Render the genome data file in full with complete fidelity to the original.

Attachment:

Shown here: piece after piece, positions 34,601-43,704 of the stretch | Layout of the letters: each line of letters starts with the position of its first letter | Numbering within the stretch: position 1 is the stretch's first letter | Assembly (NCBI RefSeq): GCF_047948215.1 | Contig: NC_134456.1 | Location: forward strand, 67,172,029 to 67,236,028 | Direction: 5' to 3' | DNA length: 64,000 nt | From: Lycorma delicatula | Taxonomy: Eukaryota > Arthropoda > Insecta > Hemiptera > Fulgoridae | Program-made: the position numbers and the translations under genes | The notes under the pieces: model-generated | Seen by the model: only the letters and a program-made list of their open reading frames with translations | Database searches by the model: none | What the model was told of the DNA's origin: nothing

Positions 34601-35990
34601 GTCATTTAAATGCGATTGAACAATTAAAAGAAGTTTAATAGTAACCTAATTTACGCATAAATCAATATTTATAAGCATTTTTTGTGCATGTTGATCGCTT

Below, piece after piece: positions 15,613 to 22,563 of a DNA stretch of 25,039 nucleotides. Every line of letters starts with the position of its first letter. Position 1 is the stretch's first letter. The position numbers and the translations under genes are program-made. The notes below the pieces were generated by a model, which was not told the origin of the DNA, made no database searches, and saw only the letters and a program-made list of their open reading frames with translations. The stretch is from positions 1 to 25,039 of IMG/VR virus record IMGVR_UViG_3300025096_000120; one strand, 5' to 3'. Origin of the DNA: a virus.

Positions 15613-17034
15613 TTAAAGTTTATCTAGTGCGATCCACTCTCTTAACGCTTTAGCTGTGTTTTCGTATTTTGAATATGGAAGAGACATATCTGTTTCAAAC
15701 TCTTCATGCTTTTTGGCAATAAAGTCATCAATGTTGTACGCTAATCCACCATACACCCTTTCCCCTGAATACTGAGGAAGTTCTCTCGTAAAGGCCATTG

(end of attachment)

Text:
Shown here: piece after piece, positions 34,601-43,704 of the stretch | Layout of the letters: each line of letters starts with the position of its first letter | Numbering within the stretch: position 1 is the stretch's first letter | Assembly (NCBI RefSeq): GCF_047948215.1 | Contig: NC_134456.1 | Location: forward strand, 67,172,029 to 67,236,028 | Direction: 5' to 3' | DNA length: 64,000 nt | From: Lycorma delicatula | Taxonomy: Eukaryota > Arthropoda > Insecta > Hemiptera > Fulgoridae | Program-made: the position numbers and the translations under genes | The notes under the pieces: model-generated | Seen by the model: only the letters and a program-made list of their open reading frames with translations | Database searches by the model: none | What the model was told of the DNA's origin: nothing

Positions 34601-35990
34601 GTCATTTAAATGCGATTGAACAATTAAAAGAAGTTTAATAGTAACCTAATTTACGCATAAATCAATATTTATAAGCATTTTTTGTGCATGTTGATCGCTT

Below, piece after piece: positions 15,613 to 22,563 of a DNA stretch of 25,039 nucleotides. Every line of letters starts with the position of its first letter. Position 1 is the stretch's first letter. The position numbers and the translations under genes are program-made. The notes below the pieces were generated by a model, which was not told the origin of the DNA, made no database searches, and saw only the letters and a program-made list of their open reading frames with translations. The stretch is from positions 1 to 25,039 of IMG/VR virus record IMGVR_UViG_3300025096_000120; one strand, 5' to 3'. Origin of the DNA: a virus.

Positions 15613-17034
15613 TTAAAGTTTATCTAGTGCGATCCACTCTCTTAACGCTTTAGCTGTGTTTTCGTATTTTGAATATGGAAGAGACATATCTGTTTCAAAC
15701 TCTTCATGCTTTTTGGCAATAAAGTCATCAATGTTGTACGCTAATCCACCATACACCCTTTCCCCTGAATACTGAGGAAGTTCTCTCGTAAAGGCCATTG